Vitamin B1 Thiamin, B2 Riboflavin, B3 Niacin, B5 Pantothenic, B6 Pyridoxin, B7 Biotin, B9 Folate and B12 all play a role in energy metabolism, which is what you need as an endurance runner. These nutrients help the release of energy from carbohydrates, proteins and fats, folate plays an important role in cell division and red blood cell production, which is how we transport oxygen, so you see, from an endurance runner perspective, these vitamins are pretty important.
Antioxidants play a very important role for your diet, particularly if you exercise frequently. They are vitamins minerals and enzymes, which can be either consumed or naturally produced by the body. The main role of antioxidants is to protect the body’s cells from the effects of free radicals. These are molecules produced as a by-product of energy production. Therefore, the amount of free radicals increases during periods of exercise. Free radicals can lead to oxidative stress, which strains muscle tissues, and can play a role in many diseases, such as cancer and heart-related diseases. By adding an intake of antioxidants to your diet, muscle damage and fatigue can be prevented, and can improve aerobic capacity after intense training sessions.
The best way to ensure you eat enough antioxidants, is to eat a wide variety of foods in a healthy, balanced diet. The best sources of antioxidants can be found in berries, dark, green, leafy vegetables, nuts, green tea and even dark chocolate!
Vitamin D plays a critical role in the absorption of calcium, so it is usually added to dairy products to aid absorption. Living in the northerly latitude of Ireland, Vitamin D deficiency is quite common. This important nutrient is actually a hormone and is synthesised by our skin through UV rays. Given that we don’t see the sun that often and when we do, we use sunscreen, it’s easy to see why we can be deficient. Vitamin D is not only beneficial for the absorption of calcium and bone health, more and more research is demonstrating its powerful effect on immunity and preventing illness. Good dietary sources of Vitamin D are eggs, oily fish and fortified dairy foods.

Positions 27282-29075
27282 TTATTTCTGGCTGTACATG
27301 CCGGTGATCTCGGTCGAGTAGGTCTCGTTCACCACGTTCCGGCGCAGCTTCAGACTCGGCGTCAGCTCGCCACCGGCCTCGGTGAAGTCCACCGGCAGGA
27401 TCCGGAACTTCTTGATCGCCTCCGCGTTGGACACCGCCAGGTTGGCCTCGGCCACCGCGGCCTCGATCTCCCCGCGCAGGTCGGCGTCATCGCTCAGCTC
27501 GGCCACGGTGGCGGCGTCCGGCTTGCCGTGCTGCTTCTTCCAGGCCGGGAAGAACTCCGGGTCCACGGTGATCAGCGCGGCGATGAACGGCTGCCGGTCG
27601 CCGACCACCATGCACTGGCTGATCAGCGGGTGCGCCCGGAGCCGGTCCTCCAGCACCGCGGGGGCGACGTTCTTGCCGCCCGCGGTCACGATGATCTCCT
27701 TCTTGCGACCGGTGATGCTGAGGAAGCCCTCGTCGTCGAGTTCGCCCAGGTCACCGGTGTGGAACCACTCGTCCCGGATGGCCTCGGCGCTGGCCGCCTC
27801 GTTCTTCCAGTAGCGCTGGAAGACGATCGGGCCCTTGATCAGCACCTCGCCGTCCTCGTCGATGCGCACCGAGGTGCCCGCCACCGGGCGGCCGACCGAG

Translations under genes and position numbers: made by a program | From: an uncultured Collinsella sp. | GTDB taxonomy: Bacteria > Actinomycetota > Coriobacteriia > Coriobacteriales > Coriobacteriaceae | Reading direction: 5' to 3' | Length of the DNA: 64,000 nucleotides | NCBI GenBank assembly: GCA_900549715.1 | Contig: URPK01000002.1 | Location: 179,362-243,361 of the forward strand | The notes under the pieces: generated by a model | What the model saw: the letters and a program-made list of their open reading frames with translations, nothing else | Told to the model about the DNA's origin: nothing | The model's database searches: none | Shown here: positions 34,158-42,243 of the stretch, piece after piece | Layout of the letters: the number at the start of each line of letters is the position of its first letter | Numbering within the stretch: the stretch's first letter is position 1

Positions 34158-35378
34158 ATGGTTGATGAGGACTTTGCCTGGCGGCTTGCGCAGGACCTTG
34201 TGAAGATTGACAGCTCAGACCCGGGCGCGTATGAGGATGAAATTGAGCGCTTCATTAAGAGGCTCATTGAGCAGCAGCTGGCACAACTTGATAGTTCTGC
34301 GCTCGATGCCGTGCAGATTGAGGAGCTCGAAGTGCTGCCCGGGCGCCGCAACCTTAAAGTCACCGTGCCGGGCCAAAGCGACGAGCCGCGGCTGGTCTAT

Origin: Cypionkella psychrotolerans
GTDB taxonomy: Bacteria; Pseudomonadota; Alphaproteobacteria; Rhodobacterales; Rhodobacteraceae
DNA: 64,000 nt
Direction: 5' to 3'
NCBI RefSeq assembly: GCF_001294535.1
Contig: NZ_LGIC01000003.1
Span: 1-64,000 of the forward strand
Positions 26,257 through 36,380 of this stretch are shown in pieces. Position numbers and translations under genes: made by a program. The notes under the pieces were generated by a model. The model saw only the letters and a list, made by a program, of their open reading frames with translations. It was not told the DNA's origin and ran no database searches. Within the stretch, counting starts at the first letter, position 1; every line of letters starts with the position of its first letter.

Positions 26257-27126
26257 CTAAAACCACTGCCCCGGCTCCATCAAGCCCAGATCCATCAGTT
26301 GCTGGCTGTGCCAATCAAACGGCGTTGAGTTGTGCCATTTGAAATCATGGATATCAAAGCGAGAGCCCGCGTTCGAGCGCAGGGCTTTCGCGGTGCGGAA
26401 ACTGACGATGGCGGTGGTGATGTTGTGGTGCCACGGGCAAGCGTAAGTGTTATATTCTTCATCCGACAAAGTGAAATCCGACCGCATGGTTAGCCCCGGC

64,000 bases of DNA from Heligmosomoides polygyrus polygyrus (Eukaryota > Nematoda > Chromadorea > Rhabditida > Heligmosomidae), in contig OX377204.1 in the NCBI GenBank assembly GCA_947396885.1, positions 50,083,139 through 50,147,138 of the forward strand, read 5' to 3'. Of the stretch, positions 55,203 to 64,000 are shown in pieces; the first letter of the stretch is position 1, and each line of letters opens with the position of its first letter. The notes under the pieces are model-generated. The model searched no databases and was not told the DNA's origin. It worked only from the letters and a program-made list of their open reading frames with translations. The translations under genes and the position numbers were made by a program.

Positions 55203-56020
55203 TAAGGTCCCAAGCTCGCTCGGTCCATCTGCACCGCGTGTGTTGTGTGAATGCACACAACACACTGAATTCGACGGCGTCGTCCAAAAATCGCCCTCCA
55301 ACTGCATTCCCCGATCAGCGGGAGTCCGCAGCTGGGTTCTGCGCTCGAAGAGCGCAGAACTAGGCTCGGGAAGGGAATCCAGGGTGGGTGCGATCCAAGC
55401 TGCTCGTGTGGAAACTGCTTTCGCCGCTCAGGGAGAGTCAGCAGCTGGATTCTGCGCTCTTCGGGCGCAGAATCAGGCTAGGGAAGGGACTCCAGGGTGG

Nitrates are becoming increasingly popular for endurance athletes. These are ions, containing nitrogen and oxygen, which can either be produced in the body or ingested. Their consumption has grown interest in athletes, as studies have reported that they can be used as a potential aid to enhance exercise performance. Even small amounts digested have been shown to increase plasma nitrite/nitrate levels, and reduces the amount of oxygen lost during exercise. It has also been reported that nitrate consumption can aid to treat individuals with high blood pressure and oxidative stress. Vegetables, such as celery, beetroot, spinach and rocket have a large nitrate content of over 2,500mg per kg, which can be added to a wide variety of meals.